Ten years ago, Kerri Yost came up with the idea of Citizen Jane. Its creation was a collaborative process with other Stephens College students and faculty, and the name of the festival was even coined by a dance major at Stephens. Before the upcoming 10th anniversary, Yost reflects on some of the festival’s highlights and her most memorable moments as the fest has grown and changed through the years.
Q: Is there a specific year that is particularly meaningful to you?
Kerri Yost: The third year, 2010, sticks in my mind. Because for the first couple of years, people outside of Columbia didn’t really know who we were, so we spent a lot of time explaining our festival. At the time, people weren’t really aware of women in film and that need for more representation. I had been asking a producer that I really admire, Christine Vachon, for the past few years to come, and that year she said yes. We also really wanted to get who we thought was a new voice in film, Lena Dunham. At the time, nobody had heard of her, but she had this film Tiny Furniture. It was our opening night film, and that was a really magical year. It felt like finally we were no longer begging and explaining ourselves, but people finally believed us and wanted to be with us. It gave us some confidence that what we were doing was fulfilling a real need in our film industry, and people noticed. People appreciated the programming, and we realized that our job is to show films that maybe wouldn’t have been seen otherwise and voices that haven’t been heard and put them in the spotlight. It was also the year Winter’s Bone came out, so we had this nice Missouri connection with a filmmaker I really admire, Debra Granik. It was just a great year for film, and also I felt like we had an idea of our direction that year, our purpose.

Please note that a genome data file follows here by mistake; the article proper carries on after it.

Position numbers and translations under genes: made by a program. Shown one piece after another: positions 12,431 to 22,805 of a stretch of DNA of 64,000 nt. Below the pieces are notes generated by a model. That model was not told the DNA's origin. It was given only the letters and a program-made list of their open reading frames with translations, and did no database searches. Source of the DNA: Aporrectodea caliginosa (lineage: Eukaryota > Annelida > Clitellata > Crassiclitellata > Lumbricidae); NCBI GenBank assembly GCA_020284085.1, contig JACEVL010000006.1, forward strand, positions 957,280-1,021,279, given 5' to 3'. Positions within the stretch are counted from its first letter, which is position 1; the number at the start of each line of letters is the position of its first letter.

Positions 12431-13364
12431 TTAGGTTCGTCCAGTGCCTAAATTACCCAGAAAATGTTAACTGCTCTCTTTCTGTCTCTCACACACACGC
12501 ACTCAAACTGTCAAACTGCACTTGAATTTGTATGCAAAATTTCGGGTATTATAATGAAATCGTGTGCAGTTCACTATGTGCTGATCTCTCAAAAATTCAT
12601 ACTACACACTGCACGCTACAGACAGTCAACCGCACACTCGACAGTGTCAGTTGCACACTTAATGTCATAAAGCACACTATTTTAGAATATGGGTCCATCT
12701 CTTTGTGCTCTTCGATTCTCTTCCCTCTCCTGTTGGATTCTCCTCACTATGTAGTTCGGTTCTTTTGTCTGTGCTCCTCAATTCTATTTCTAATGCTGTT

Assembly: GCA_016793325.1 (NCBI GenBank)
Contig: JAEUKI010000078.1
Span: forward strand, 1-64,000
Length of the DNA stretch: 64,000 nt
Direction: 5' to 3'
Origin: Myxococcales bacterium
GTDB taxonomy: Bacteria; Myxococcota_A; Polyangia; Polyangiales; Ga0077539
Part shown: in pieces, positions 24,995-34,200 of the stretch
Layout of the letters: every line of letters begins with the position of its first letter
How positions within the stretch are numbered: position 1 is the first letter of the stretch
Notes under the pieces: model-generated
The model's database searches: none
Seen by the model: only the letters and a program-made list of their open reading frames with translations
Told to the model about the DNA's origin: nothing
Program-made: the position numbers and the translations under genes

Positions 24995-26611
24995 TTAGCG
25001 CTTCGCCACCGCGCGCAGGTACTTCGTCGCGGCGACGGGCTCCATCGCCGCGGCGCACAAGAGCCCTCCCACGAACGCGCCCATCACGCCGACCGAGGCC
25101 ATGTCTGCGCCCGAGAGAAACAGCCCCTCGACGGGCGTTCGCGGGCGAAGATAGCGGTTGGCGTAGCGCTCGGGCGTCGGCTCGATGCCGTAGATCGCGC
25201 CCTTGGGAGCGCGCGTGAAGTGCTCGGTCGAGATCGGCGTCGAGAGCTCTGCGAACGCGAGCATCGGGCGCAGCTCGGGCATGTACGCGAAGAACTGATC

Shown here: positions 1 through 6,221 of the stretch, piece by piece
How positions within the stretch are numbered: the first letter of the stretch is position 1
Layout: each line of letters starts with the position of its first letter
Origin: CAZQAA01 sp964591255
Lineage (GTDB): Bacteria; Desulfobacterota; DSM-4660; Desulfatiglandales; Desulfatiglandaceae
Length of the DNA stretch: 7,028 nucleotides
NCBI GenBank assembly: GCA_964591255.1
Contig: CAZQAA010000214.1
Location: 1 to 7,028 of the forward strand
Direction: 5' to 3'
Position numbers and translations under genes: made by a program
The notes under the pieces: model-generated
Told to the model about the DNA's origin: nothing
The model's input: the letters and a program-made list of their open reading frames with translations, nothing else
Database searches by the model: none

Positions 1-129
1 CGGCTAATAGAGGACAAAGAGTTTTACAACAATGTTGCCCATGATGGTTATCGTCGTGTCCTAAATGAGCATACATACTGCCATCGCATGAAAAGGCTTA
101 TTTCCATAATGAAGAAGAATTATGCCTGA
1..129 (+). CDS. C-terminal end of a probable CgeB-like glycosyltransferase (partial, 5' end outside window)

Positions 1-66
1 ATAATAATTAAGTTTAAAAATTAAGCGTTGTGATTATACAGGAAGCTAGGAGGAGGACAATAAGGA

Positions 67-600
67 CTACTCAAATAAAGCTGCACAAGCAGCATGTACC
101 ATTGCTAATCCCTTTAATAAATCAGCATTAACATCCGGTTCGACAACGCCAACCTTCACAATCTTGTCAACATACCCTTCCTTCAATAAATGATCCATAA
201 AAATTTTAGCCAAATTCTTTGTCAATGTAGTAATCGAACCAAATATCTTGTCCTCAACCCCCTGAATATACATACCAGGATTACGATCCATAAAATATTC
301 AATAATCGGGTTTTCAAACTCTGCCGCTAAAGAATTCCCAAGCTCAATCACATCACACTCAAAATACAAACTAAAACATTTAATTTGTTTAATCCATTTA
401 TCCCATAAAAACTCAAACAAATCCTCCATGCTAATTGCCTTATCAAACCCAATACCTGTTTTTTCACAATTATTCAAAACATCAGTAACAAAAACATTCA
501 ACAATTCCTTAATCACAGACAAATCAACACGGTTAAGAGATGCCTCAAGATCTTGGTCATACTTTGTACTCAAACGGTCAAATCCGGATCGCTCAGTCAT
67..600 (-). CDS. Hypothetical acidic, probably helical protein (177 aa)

Q: What has been a memorable film you’ve screened? Why did it affect you?
Yost: One of the most memorable screenings I’ve had was a documentary called Monica & David in 2010. It’s a film about two people with Down syndrome who fell in love and wanted to get married. It’s really following their life, and you get to know them. We had it in a theater, and we did a lot of outreach to make sure that people who might care about this topic would be able to come. I just remember the whole third part, the middle of the theater was full of people in wheelchairs, they came up to me later and thanked me for getting a theater that was so accessible, and they said that this was the first time they had seen a movie in years because they usually have a hard time getting in and out of theaters. Afterward, we had a community panel with people who represented people with disabilities, organizations and parents. The conversations held afterward were about how parents and adults try to have relationships and how their disability affects that and how our laws affect those relationships. It was very illuminating, and it reminded me of what a community film festival can be.
Q: Which director has most surprised you? Has there been a prominent director who attended?
Yost: Yvonne Welbon in 2013. We had been asking her to come very early in our festival, but she couldn’t, and then she had this new film that she produced called The New Black, which we screened our closing night. She also spoke at our Citizen Jane Summit panel discussion. It was like when you look up to somebody and then you meet them in person, and they’re even better than you thought they would be. She started this program and website called Sisters in Cinema where she documents African-American female directors because they’re so grossly ignored; that’s a big part of who she is. We try to bring in people who not only are great but are also very supportive and nurturing to other filmmakers, and she was very much that.
Q: Has visibility for women in film improved since Citizen Jane started?
Yost: In the very beginning of the festival, we had to explain that we were underrepresented, and now I think that’s more mainstream and these other issues are really known. You also see more women making more narrative films, not just documentaries. In general, most women have found their success in television, and I think now that television is basically better than film because people are gravitating toward that with streaming and cable. I think film is now realizing that diverse voices, not just women, but people of color, are important, and audiences want to hear it. Ten years ago, everybody thought everything was fine in the industry.